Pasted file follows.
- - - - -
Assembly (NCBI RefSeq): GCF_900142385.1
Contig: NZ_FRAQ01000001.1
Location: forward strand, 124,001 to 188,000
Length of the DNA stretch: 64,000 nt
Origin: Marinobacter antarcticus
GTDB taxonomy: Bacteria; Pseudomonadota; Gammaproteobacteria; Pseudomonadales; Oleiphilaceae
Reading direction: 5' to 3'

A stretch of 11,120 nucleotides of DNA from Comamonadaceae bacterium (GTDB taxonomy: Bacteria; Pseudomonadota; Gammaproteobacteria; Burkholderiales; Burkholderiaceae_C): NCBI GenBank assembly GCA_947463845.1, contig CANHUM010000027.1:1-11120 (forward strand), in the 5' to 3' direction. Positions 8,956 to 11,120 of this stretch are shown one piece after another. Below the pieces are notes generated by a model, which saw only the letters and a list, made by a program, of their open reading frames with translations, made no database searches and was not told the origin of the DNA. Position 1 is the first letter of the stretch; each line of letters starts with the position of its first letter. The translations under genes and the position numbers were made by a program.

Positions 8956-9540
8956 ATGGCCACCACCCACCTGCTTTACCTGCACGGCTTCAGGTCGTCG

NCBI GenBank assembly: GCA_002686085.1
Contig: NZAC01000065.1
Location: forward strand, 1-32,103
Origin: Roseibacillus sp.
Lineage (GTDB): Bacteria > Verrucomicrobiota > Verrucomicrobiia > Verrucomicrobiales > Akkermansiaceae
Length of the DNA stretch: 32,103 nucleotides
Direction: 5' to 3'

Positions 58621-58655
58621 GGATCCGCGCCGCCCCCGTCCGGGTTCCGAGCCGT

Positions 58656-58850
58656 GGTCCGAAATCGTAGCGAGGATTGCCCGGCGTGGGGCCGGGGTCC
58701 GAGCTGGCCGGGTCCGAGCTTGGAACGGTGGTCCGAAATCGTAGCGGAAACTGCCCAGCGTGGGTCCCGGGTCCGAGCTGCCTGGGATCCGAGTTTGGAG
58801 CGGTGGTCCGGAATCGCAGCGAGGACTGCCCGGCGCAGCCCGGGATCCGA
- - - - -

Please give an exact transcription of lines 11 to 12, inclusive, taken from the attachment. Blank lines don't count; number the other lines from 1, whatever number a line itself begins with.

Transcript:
NCBI GenBank assembly: GCA_002686085.1
Contig: NZAC01000065.1